The Life of the Bible

Today, I pause from my usual focus on converging methods of interpreting the Bible to consider a related issue, the transmission of the biblical tradition.  I am inspired to do this by Matti Friedman’s acceptance speech ( upon receiving the Sami Rohr Prize for his book The Aleppo Codex:  A True Story of Obsession, Faith, and the Pursuit of an Ancient Bible.

First, let me provide a little background on the Aleppo Codex.  It was a copy, produced in book form (codex), of the Hebrew Scriptures (the Tanak) during the tenth century C. E., so the manuscript is about 1100 years old.  The Aleppo Codex had a complex life for centuries, which Friedman traced in his book, until it landed in the synagogue in Aleppo, a city in Syria that has been in the news for the past year for the most tragic reasons.  When the Jewish community was forced to abandon Aleppo in the late 1940’s the story of the codex became even more complex.  It is now in Jerusalem but about one-third of the pages have gone missing.

The transmission of the biblical tradition is an act akin to breathing.  The process includes inhaling and exhaling.  The production of the Aleppo Codex and the volume called the Leningrad Codex, within a few decades of each other by members of the ben Asher family, was a great act of inhaling.  So was the translation of the Bible into Latin by St. Jerome in the fourth century, the production of complete Christian Bible manuscripts like Codex Sinaiticus and Codex Vaticanus in the fifth century, the production of the Second Rabbinic Bible by Jacob Ben Hayyim in the sixteenth century, and the translation of the King James Version in the seventeenth century.  The person who worked on all these projects were determined to get the words of the Bible, in its various forms, just right.  Like a great inward breath, the written text became compressed and fully contained, under the control of the breather.  The question that acts like these must answer is “What next?”  What do we do with a sacred text once we get all of the words exactly how we want them?  If we return to the breathing metaphor for the life of the Bible then the next act is exhaling, and it makes us uneasy.  Those who believe that the truth is something to be carefully guarded have a tendency to try to defend the Bible, but when we breathe it out into the world it is no longer under our control.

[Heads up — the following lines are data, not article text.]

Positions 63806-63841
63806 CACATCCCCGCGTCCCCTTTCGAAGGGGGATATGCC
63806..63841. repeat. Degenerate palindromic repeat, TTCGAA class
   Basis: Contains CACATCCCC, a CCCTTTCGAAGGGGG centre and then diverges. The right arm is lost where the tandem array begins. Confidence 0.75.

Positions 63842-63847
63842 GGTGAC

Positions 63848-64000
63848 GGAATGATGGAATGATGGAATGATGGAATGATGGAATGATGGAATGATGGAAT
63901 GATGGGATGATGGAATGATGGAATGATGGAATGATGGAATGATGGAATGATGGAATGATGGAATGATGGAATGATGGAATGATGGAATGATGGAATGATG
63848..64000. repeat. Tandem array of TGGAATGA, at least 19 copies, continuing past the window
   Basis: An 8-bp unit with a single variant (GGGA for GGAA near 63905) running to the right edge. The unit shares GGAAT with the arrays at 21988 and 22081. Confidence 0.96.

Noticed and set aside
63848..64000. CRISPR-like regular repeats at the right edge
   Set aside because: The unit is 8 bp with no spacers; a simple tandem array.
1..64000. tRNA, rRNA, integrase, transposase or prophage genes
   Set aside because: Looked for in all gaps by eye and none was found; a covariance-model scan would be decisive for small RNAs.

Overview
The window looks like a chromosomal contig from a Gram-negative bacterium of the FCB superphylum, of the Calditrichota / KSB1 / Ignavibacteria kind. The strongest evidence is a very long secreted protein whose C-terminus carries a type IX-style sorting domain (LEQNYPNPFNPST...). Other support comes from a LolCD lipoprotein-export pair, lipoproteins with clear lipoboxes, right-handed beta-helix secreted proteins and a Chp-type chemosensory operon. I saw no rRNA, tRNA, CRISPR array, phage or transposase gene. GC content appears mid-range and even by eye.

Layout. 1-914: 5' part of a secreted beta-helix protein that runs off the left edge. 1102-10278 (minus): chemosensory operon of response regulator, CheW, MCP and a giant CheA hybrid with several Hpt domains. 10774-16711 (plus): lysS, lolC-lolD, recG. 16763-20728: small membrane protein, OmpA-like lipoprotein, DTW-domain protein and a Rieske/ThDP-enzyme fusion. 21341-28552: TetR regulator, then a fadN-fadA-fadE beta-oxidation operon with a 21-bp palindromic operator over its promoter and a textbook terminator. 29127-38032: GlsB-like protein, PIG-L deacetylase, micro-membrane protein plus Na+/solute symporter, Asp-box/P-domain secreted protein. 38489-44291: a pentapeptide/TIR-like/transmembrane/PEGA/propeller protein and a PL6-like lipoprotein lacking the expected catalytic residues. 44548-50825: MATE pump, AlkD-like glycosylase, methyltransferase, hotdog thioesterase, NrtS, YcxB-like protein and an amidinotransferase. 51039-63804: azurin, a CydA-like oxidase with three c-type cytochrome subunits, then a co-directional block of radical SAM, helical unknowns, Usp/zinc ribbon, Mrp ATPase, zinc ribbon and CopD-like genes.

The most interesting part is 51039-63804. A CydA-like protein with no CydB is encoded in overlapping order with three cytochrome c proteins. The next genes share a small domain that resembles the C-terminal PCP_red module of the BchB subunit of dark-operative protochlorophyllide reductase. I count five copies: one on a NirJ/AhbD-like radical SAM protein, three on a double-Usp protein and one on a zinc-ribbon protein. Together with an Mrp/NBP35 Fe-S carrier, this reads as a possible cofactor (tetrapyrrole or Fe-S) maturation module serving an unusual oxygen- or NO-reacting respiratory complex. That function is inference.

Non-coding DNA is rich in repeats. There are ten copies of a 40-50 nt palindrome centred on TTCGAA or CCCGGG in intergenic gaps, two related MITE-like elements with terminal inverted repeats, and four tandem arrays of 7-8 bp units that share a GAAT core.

Modern biblical scholars are discovering that the processes of writing, copying, translating, and interpreting the text were intertwined from the very beginning.  The Bible as a physical object has never existed in a state of perfection.  There was no great inhale at the beginning, followed by a long exhale, but a long, living process of steady breathing of tradition, and the breathing gave life to communities.

Friedman was right when he said:

Writing about the codex taught me something those scholars knew, and that I think Sami Rohr knew – that the secret of our survival was never a king or an army. It was always words, and it still is.

Such a realization could lead us to become more protective, but it should assure us of the Bible’s own ability to survive and that acts of possession, which resemble only inhaling, lead to distortion and death.  My own experience is that a sacred text works best not when we ask it questions and demand answers we can guard carefully, but when we let the text ask us the questions and risk answers beyond our control.




3 thoughts on “The Life of the Bible

    1. Mark McEntire Post author

      Jacob, your work will show up in Part II. I am convinced by your argument that the Saul and David stories were independent, but that leaves some hard explaining to do about I Sam 16-17. I am most interested in how this material aligns David with other younger sons and shepherds like Abel, Abraham, Jacob, and Moses.

      1. Jacob wright

        I hear you. You might want to consider the stuff I write about the multiple recensions of various passages, which anticipate the phenomenon of ‘Rewritten Bible’.

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